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Plain Sight Review
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If your idea of fun revolves around space, around combat and Zero gravity then you may be in luck. Released recently on Steam it is a game by Beatnik that takes all of these elements and packages them into one product. Plain Sight is a multiplayer combat shooter with an interesting edge. Players will battle it out in an array of zero gravity maps in there quest to become the robotic ninja champion. There are an array of multiplayer maps on offer that keep both the gameplay fresh and fun in droves.

Like clockwork

The main principles surrounding the combat in Plain Sight is to kill other players with a sword and build up energy. When the energy you have collected has built up you can set yourself to detonate for added multiplier and of course a fantastic score. What makes Plain Sight so addictive is the fact that controls are so easy to use. The majority of the combat involved in the game is primarily down to the mouse buttons, whilst turning your player is configured to the WASD key set up. In total there are 13 multiplayer maps, five different multiplayer game modes and you can also battle up to 20 players per match.

The key multiplayer modes in Plain Sight are Death Match and Team Death Match and there are also some other interesting game mode types available such as; Ninja! Ninja Botzilla, Lighten Up and Capture the Flag. Ninja! Ninja Botzilla sets you out with tiny robots in a quest to slay a huge gigantic robot. Capture the flag is very much like what Capture the Flag is and the Lighten Up game mode involves detonating in certain territories to colour the map a certain colour. Some game modes are proving more popular than others with Team Death Match populating the server the most. It is possible to create your own server and play any game type whilst also playing off-line to practice the different disciplines and combat tactics. Plain Sight feels exceptionally polished, both in the graphics department and the way the game controls. Admittedly there is the beginning learning curve to this game, however give it 10 minutes and all those unusual snags will become an afterthought.

Graphically Plain Sight is very futuristic whilst minimalist at the same time. Whether it be the fuel flares from the robots passing by or all the clean cut architecture, Plain Sight will never set the world alight in terms of graphics but it works extremely well to give you the representation of being in space, having a lack of gravity and absorbing you into the game world. The game also has a hidden layer of depth. You can choose to kill an enemy and then detonate to obtain points, alternatively you can build up your energy which in turn will make you grow bigger in size and provide a bigger detonation giving you a chance of killing other people in your path. Another area of the game which will require skill to master is battling against the zero gravity field. Despite having gravity boots your robot can get caught in a gravitational pull which can have you looping around different surfaces. The key to this is to charge your robot and use the boost to your advantage, it is also possible to track enemies and follow their paths if you can keep locked on, this can sometimes lead to super fast set pieces that have you on edge pushing your adrenaline.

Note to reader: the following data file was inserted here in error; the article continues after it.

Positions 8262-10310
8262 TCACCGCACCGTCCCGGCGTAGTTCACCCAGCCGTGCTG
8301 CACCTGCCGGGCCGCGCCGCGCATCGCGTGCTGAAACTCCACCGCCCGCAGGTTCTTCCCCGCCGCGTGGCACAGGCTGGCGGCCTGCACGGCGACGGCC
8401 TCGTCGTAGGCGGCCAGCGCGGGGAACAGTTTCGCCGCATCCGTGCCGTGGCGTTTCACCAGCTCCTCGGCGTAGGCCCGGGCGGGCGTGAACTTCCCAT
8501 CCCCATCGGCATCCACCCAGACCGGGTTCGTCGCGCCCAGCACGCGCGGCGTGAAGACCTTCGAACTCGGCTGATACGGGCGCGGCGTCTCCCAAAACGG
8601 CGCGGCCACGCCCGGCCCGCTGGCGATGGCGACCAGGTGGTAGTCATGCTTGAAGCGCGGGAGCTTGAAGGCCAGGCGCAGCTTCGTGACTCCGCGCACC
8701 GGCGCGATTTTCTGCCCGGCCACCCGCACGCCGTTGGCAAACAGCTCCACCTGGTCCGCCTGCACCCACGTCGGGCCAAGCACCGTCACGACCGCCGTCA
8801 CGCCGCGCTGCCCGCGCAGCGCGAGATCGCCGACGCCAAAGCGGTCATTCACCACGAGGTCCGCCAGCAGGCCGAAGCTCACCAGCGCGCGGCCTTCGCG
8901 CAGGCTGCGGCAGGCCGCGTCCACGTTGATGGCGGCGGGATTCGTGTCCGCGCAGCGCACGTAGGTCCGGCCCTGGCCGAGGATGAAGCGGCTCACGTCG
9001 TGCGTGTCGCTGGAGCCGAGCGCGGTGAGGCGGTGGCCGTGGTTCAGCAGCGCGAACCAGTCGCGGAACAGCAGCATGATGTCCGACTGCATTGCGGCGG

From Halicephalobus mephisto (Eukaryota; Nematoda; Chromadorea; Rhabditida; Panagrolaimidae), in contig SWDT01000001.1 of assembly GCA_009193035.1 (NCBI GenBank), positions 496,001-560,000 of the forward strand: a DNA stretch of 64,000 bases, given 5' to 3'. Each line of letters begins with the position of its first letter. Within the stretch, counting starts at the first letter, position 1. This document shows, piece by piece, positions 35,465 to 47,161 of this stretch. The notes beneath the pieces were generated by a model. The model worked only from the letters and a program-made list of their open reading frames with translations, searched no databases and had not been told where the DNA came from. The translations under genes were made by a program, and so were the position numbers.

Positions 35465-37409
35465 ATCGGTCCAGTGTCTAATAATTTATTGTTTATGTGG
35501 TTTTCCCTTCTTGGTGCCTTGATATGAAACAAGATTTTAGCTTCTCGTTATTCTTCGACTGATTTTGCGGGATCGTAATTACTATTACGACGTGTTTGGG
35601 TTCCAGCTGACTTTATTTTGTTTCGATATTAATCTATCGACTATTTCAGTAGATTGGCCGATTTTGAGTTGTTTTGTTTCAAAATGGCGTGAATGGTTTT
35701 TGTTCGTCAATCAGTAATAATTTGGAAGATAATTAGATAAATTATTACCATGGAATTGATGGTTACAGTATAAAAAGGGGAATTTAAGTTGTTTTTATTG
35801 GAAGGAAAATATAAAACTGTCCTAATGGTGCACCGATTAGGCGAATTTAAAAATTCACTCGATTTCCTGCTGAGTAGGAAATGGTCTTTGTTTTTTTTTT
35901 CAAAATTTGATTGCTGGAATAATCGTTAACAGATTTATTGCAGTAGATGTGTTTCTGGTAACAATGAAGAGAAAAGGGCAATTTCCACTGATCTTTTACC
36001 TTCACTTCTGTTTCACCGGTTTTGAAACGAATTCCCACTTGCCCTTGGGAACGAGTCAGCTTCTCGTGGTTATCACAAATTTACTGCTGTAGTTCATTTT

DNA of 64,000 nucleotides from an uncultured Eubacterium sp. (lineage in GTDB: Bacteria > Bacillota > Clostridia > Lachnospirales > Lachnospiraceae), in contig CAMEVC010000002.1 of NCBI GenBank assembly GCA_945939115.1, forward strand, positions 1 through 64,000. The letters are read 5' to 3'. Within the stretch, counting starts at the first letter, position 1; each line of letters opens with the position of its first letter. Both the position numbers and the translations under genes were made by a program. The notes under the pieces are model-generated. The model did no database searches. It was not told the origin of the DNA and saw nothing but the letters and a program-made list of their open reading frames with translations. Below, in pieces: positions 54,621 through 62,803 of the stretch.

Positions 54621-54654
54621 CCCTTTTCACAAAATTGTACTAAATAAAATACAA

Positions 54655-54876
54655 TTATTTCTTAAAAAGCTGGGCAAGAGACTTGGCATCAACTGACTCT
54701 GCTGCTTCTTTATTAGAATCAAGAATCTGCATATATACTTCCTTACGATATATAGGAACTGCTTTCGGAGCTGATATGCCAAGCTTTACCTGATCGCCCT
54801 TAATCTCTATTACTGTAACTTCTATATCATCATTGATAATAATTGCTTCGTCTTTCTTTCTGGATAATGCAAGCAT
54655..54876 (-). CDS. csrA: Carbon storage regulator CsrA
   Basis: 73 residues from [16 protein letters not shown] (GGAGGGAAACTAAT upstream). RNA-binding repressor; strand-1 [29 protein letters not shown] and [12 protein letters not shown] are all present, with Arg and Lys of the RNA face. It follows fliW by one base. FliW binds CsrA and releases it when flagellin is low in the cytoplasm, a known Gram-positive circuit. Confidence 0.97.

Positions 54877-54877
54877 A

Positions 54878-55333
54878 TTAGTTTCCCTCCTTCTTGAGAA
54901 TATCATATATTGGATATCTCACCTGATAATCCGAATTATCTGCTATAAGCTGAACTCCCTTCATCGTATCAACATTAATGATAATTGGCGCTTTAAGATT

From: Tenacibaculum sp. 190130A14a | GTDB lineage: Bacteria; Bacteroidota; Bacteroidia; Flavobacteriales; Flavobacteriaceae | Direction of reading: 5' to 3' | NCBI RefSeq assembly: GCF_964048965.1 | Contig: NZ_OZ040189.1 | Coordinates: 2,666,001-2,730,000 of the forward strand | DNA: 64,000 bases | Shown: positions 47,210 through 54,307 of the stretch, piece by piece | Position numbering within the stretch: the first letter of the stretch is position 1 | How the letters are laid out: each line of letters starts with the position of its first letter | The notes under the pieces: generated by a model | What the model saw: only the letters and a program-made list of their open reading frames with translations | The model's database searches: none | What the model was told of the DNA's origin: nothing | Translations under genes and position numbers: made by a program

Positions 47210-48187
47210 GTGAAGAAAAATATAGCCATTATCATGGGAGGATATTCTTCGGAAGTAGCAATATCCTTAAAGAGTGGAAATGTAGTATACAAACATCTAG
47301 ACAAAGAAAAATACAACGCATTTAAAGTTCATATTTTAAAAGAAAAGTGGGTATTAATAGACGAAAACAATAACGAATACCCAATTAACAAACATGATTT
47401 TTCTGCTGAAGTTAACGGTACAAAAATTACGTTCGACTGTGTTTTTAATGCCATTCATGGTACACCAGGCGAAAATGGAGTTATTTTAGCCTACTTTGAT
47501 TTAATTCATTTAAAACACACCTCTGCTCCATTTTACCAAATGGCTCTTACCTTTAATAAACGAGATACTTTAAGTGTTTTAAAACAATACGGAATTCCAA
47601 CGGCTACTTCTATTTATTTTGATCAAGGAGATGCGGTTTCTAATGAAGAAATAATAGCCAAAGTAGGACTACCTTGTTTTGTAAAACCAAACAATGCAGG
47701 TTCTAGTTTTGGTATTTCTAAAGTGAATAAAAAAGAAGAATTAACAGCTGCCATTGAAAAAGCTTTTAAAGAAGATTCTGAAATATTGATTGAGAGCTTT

For those with decent display units that are capable of high resolution images Plain Sight provides multiple resolutions and also graphic intensity options this in turn makes the game accessible to many players on multiple PC setups. Oddly though Plain Sight is defaulted to a windowed mode which doesn’t really make too much sense. In the practice arena as stated earlier in this review you can practice the core gameplay elements against bots. You can try each multiplayer map available in the game which means Beatnik haven’t locked everything which is a nice touch. This will enable you to learn power up pickup points which are scattered as stars around the game map. As you progress through the game’s multiplayer you will be able to unlock new powers for your robot. Extra accessories include shield, improved jumping, faster running, powerful detonation and added dexterity. With a £7.99 pricetag Plain Sight is extremely good value for money. Even if you are finding that you are not boding too well online, the off-line practice arena is worth the money alone. Steam is abundant and full of first person shooters and multiplayer death match arenas that it is desperate for something new and finally we have found an offering that will satisfy both the hard-core gaming community and those that appreciate originality. We can only hope that Beatnik will offer additional downloadable content to keep the community alive. We are very much looking forward to seeing what this developer comes up with in the future. Now if you excuse me, I am about to wield my sword and split some circuitry.

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Plain Sight Review7.8104
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